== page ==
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Written by Micola Magdalena
Jim is a lecturer in the History department at a college in the Southern part of London. As a character, he is remarkably normal, having no outstanding qualities, dreams or talents. In the beginning of the novel, it is let to be understood that he has no control over his life whatsoever and that every decision he takes is just fate. When Jim tries to take his own decisions and control his life, he finds himself unable to do it most of the time because he is influenced by other characters and manipulated to do certain things he does not want to do. Jim is unable to fit in with the wealthy people around him and he always manages to somehow make a fool of himself because he says the wrong things and behaves in a way he should have not. Jim is concerned about not hurting Margaret and because of this he does everything he can to shelter her. When he finds that he was the one played and that Margaret was just manipulating him, he finally decides to follow his dreams and take his life into his own hands.
Margaret is another lecturer at the college where Jim teaches and it is implied that she and Jim had some kind of relationship. Margaret tried to kill herself after she was dumped by her previous boyfriend and so Jim feels protective of her. Margaret is easily offended and often send mixed messages to Jim so he is unable to tell is she likes him or not. Towards the end of the novel, it is revealed that Margaret is extremely manipulative, lying about her suicide attempt to make Jim pay more attention to her and keep him away from Christine.
Christine is the woman Bertrand Welch comes to the party with. Christine is the niece of a famous art patron and Jim unknowingly insults her when he mistakes her with Bertrand’s previous girlfriend. Despite being described as being well educated and quite easily offended, Christine ends up being more down to earth than Margaret and even helps Jim remove some burnt bed sheets from his room. Jim notices that Christine is not as perfect as he believed her to be, and tries to win her over even though he is made to feel guilty for it by Margaret.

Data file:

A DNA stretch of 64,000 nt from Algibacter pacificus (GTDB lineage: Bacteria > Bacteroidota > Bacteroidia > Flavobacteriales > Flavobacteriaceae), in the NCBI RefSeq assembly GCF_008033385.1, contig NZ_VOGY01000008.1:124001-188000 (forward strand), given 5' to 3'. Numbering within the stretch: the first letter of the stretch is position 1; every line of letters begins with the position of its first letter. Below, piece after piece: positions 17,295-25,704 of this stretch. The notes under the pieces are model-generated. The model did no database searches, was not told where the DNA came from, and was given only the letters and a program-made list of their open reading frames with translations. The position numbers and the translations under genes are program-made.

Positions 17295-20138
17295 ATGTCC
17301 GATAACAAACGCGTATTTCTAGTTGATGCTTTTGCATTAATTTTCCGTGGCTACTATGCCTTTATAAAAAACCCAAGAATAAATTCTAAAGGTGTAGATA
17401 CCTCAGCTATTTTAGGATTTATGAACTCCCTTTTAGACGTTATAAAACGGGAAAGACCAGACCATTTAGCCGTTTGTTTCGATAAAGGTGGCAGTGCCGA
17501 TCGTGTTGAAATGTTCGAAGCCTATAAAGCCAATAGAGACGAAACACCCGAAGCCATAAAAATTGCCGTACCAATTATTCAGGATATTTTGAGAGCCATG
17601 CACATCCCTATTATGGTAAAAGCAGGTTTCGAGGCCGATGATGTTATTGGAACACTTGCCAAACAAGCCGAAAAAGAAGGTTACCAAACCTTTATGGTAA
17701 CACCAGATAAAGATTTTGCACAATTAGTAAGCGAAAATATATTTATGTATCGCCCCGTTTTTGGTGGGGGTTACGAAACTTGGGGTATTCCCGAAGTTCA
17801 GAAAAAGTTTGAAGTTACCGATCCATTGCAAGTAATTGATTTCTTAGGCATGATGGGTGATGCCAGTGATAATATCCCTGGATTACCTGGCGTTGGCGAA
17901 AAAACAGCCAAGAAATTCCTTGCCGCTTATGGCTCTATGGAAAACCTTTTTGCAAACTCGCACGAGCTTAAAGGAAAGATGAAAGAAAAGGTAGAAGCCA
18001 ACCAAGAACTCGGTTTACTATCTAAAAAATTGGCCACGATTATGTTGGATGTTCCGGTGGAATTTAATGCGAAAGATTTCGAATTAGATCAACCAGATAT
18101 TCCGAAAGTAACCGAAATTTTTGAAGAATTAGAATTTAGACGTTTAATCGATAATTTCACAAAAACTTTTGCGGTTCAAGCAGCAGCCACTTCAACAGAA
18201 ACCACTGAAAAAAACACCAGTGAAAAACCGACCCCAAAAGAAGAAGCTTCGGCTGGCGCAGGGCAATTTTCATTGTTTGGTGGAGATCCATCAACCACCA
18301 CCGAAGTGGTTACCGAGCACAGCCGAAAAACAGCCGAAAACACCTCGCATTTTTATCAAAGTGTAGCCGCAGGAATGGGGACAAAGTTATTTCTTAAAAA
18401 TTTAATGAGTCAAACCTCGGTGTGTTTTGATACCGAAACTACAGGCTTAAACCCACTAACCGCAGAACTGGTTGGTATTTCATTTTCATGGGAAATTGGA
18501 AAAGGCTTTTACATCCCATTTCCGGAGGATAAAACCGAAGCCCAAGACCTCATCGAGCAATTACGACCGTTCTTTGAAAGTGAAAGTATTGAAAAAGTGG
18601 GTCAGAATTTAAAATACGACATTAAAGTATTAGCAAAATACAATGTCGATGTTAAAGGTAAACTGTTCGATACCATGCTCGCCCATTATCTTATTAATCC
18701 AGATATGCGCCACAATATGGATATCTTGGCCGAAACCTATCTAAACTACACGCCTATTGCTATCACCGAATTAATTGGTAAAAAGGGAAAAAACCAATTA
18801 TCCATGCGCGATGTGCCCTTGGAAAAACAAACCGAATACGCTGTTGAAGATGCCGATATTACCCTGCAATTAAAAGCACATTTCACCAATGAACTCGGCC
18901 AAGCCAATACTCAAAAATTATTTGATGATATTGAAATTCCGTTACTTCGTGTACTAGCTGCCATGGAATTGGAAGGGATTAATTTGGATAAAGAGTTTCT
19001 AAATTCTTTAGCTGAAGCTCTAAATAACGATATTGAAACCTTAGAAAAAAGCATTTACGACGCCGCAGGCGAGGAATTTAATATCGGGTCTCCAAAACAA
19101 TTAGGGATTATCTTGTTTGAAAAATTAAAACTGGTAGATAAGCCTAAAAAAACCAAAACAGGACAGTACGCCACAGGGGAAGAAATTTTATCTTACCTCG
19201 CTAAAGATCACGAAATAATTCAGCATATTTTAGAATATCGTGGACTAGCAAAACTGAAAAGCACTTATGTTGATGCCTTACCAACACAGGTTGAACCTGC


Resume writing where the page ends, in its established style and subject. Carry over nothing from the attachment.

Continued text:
Mr. Welch is a professor at the college where Jim works and he is Jim’s superior. Welch is used in the novel as a symbol for the older generation that passed.
Bertrand is Professor’s Welch son who comes home during the party hosted by Mr. Welch. It seems that between Bertrand and Jim exists some kind of conflict and the two are unable to get along. Although Bertrand is in a relationship with Christine, Jim sees Bertrand and Carol Goldsmith kissing one night.
Michie is a history student in the college where Jim teaches. Michie is interested in the subject taught by Jim and he is the only student Jim interacts with in the novel.
Cecil is another professor in the History Department in the college where Jim teaches. Cecil and his wife Carol are among the guests at the party hosted by Mr. Welch.
Mrs. Welch is Mr. Welch's wife. She is mentioned a couple of times in the novel as being the one who took care of Margaret after her suicide attempt.
Carol Goldsmith is Cecil’s wife who comes with him to the party hosted by Mr. Welch. There, Jim sees Carol and Bertrand kissing one night when he returns home from drinking.
Miss Cutler is the caretaker in the house Jim shares with three other men.
Evan Jones is a staff member at the college. He is also Jim’s fellow tenant in the boarding house where he stays.
Bill is an insurance salesmen and one of the men who stays in the same boarding house with Jim.
Alfred is an assistant lecturer in the English department at the faculty where Jim teaches. Alfred is also Jim’s fellow tenant in the boarding house.
Gore-Urquhart is Christine’s uncle, a rich and important man. He attends the Summer Ball at the college and there Bertrand tries to impress him, hoping that by doing so he will be offered a good professional position. Instead of liking to be in the center of attention, Gore-Urquhart prefers to keep to himself and not be the center of attention.
Maconochie is the college porter.
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